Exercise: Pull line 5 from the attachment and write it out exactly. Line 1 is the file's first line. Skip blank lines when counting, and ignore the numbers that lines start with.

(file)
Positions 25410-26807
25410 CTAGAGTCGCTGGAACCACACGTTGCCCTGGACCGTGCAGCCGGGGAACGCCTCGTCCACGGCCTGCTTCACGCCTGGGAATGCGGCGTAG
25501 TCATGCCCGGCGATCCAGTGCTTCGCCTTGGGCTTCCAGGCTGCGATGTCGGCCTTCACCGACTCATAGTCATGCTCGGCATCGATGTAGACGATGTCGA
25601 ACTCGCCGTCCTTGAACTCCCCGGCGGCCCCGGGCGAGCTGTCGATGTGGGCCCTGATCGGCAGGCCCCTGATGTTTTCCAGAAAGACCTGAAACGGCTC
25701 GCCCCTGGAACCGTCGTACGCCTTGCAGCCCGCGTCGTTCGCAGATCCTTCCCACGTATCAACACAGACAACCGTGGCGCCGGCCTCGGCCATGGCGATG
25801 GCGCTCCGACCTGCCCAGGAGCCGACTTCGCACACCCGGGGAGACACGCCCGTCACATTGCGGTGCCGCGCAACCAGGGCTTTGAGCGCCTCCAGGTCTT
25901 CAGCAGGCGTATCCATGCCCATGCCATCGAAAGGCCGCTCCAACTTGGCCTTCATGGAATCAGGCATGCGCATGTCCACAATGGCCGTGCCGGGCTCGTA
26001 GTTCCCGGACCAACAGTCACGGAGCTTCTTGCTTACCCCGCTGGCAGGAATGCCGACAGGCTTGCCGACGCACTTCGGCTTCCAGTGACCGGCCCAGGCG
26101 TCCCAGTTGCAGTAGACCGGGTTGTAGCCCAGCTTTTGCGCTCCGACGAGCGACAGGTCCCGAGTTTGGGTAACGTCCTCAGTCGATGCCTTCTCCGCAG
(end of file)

25701 GCCCCTGGAACCGTCGTACGCCTTGCAGCCCGCGTCGTTCGCAGATCCTTCCCACGTATCAACACAGACAACCGTGGCGCCGGCCTCGGCCATGGCGATG